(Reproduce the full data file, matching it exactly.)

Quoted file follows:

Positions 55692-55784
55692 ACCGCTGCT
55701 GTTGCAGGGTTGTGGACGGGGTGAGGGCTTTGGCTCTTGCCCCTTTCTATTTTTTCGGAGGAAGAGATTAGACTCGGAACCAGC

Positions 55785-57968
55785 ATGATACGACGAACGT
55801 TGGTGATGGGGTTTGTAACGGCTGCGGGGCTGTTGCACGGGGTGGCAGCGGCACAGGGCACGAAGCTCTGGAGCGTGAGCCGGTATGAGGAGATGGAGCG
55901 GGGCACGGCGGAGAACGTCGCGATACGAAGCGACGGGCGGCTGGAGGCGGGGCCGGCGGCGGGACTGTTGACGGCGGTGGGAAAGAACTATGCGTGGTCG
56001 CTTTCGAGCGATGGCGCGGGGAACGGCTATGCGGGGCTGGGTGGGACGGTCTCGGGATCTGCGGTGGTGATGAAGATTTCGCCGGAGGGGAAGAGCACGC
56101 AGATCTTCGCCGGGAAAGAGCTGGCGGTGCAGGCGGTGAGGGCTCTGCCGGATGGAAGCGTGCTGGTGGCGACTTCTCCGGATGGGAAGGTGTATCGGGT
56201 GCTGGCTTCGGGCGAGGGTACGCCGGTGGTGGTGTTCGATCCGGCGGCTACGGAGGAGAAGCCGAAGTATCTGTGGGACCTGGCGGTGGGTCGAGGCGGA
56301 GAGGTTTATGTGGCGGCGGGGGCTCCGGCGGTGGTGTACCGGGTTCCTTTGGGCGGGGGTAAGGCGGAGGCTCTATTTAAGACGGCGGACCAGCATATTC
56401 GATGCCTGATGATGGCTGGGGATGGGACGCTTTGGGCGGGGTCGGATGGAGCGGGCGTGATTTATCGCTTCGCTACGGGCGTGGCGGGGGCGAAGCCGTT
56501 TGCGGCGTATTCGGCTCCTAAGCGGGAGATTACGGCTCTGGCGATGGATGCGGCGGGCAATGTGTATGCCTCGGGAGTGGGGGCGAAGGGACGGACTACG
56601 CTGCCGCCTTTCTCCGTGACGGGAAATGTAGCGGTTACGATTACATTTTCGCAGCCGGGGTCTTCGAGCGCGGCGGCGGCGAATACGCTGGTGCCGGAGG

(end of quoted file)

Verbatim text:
Positions 55692-55784
55692 ACCGCTGCT
55701 GTTGCAGGGTTGTGGACGGGGTGAGGGCTTTGGCTCTTGCCCCTTTCTATTTTTTCGGAGGAAGAGATTAGACTCGGAACCAGC

Positions 55785-57968
55785 ATGATACGACGAACGT
55801 TGGTGATGGGGTTTGTAACGGCTGCGGGGCTGTTGCACGGGGTGGCAGCGGCACAGGGCACGAAGCTCTGGAGCGTGAGCCGGTATGAGGAGATGGAGCG
55901 GGGCACGGCGGAGAACGTCGCGATACGAAGCGACGGGCGGCTGGAGGCGGGGCCGGCGGCGGGACTGTTGACGGCGGTGGGAAAGAACTATGCGTGGTCG
56001 CTTTCGAGCGATGGCGCGGGGAACGGCTATGCGGGGCTGGGTGGGACGGTCTCGGGATCTGCGGTGGTGATGAAGATTTCGCCGGAGGGGAAGAGCACGC
56101 AGATCTTCGCCGGGAAAGAGCTGGCGGTGCAGGCGGTGAGGGCTCTGCCGGATGGAAGCGTGCTGGTGGCGACTTCTCCGGATGGGAAGGTGTATCGGGT
56201 GCTGGCTTCGGGCGAGGGTACGCCGGTGGTGGTGTTCGATCCGGCGGCTACGGAGGAGAAGCCGAAGTATCTGTGGGACCTGGCGGTGGGTCGAGGCGGA
56301 GAGGTTTATGTGGCGGCGGGGGCTCCGGCGGTGGTGTACCGGGTTCCTTTGGGCGGGGGTAAGGCGGAGGCTCTATTTAAGACGGCGGACCAGCATATTC
56401 GATGCCTGATGATGGCTGGGGATGGGACGCTTTGGGCGGGGTCGGATGGAGCGGGCGTGATTTATCGCTTCGCTACGGGCGTGGCGGGGGCGAAGCCGTT
56501 TGCGGCGTATTCGGCTCCTAAGCGGGAGATTACGGCTCTGGCGATGGATGCGGCGGGCAATGTGTATGCCTCGGGAGTGGGGGCGAAGGGACGGACTACG
56601 CTGCCGCCTTTCTCCGTGACGGGAAATGTAGCGGTTACGATTACATTTTCGCAGCCGGGGTCTTCGAGCGCGGCGGCGGCGAATACGCTGGTGCCGGAGG